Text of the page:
I promised to get back to Bernt and Bjarne’s Champagne Blog when they had tested their theory on making champagne of cheap white wine.
Yeah, I know – that’s impossible. But at least, they actually made sparkling wine! Head over to The Champagne Blog and check out the video.
Oyvind has made a very nice Flickr set of what he calls “Fantastic circles”. I would call them amazing, beautiful and inspiring.
Flickr set: link
Post on Oyvind’s blog: link
As promised. The next post in my series of lists. Inspired by Om Malik’s 10macapps. My list of 10 very useful Windows Apps.
Fantastic tool for view, scale, convert and browse pictures. Includes a very fast and nice batch convert function.
The swiss army knife of video processing.
Fast and powerful replacement for notepad
IMHO the best remote desktop software out there.
Stream your media everywhere for free!
Fast, simple and powerful DVD-ripping
The best and easy DVD recompression tool
Free AC3 Filter for that 5.1 sound from your DVDs
Extremely powerful and configurable media player
File explorer replacement. Ugly and very powerful. Handles archives and does batch copying in the background.
Today I want to share a couple of very nice vintage computer ads that I found in an old issue of Personal Computer News. Unfortunately the magazine has no year of issue printed on it, but the magazine is from the early 80’s. I have used this in several of my presentations and especially the technology focused crowds find it amusing.
This ad is for an Aquarius computer. The specs alone can yield laughter among techies:
These are the specs of an average packet of biscuits today.
However, the most optimistic part of the ad clearly shows the problem of marketing computers:
My god, I want one of those. According to the marketing I would be able to connect my iPod, my mobile and my PDA into this one! That’s what I call future proof.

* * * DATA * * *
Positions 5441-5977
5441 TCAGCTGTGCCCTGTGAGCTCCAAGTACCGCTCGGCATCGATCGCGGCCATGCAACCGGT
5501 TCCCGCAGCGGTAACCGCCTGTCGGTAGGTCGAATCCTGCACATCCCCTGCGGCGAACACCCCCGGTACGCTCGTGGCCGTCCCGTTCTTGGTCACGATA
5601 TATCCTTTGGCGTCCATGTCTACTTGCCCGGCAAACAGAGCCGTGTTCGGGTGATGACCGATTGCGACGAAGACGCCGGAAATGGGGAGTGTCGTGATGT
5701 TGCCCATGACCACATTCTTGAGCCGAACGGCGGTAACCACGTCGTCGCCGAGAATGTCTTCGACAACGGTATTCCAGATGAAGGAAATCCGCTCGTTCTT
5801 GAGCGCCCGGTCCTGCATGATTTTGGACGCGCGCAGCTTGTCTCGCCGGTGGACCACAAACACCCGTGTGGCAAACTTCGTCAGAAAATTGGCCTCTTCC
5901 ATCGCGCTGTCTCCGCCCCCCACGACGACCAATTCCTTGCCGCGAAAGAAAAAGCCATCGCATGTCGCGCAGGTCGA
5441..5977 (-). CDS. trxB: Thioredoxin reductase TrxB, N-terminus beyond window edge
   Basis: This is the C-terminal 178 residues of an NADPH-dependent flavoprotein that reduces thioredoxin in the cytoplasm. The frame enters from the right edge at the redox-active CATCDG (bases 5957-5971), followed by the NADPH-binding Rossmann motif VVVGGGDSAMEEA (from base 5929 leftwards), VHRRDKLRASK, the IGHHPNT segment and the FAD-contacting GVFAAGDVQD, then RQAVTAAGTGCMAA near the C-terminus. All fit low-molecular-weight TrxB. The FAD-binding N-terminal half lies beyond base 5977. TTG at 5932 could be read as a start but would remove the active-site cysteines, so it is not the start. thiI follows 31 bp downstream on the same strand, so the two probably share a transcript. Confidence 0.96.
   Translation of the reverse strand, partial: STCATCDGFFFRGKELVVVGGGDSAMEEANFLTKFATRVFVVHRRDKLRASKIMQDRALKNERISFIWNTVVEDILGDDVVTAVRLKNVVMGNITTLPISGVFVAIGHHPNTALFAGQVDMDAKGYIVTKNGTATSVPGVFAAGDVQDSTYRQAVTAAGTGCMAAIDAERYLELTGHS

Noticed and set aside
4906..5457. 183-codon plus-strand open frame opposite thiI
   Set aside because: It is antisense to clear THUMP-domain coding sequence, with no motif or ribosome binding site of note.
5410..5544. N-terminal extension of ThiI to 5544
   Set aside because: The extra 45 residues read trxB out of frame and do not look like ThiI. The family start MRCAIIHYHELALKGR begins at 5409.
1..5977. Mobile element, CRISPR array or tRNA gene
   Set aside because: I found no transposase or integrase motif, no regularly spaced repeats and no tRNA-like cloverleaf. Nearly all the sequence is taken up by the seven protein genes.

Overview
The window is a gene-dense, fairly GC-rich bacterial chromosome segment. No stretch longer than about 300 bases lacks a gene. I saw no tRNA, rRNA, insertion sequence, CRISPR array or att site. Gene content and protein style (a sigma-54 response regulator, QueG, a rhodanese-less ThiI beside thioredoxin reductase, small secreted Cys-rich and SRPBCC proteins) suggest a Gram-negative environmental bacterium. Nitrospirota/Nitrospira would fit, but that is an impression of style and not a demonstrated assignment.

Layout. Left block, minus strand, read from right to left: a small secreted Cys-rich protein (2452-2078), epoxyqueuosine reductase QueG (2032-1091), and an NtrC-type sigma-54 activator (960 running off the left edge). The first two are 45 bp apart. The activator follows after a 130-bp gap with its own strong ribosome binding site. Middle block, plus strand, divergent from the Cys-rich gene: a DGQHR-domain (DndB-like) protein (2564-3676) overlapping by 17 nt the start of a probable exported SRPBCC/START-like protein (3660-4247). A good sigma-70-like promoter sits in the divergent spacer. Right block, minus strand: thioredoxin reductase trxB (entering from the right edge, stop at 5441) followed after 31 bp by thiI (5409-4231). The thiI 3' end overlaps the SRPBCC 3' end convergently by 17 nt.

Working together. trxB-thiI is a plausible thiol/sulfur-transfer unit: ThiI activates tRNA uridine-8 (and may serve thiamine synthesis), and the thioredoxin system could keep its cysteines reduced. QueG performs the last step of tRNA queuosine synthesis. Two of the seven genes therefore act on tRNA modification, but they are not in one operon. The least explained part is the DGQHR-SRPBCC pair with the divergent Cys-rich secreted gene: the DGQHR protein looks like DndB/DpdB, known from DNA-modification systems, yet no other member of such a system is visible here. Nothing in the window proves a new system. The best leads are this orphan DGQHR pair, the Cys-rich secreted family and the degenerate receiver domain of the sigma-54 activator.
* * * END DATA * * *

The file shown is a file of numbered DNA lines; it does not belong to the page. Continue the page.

The slogan “With Aquarius you won’t get left behind” down to the left in the ad puts it all into place. The people that are lucky enough to own an Aquarius today won’t need this: “Help for the left behind”.
Continue reading “Whatever happens in the future it will fit into this space”
I was presenting at the stage in the picture last week (no, it’s not me in the picture). During my presentation I have a part about usability, and I could not help mentioning the picture of a horrible example of bad usability hanging behind me. A picture of a Nokia 6630 with a hand that is about to insert a memory card. Marked in red in the picture.
Looking at the closeup, someone could think that the photographer snapped the picture at the wrong moment. The memory card has its back facing towards the user. It should be like the next picture in this post.
The same situation. Looks OK, the front of a phone, the front of a memory card, and a slot on the side of the phone where you are supposed to insert the card. But, no. This is the wrong way to do it. The photographer is not stupid, you are supposed to insert the card with the back facing towards yourself. Why on earth would they put the card reader into the phone that way?
The correct way to insert a memory card in a Nokia 6630 is how it is illustrated in this picture. Because I am interested in technology on a level that is above average people tend to ask me when they have questions. Lately I have had quite a bit of questions regarding the Nokia 6630 and Nokia 6680. Questions regarding music, pictures, podcasts and navigation software on the memory card. I have tried to observe closely, and not one of the persons have tried to insert the card in the correct way on the first try.
Simply because the correct way to insert the card is what most sane people would think of as the wrong way.
And, as a finishing note:
If you insert the card the wrong way, it will lock itself into the slot and you would have to use some kind of tool to get it out. When you get it out you have to insert it the wrong way once more to release the slot and then insert it the right way.
Nokia – why?
Related post: An example of good and bad usability design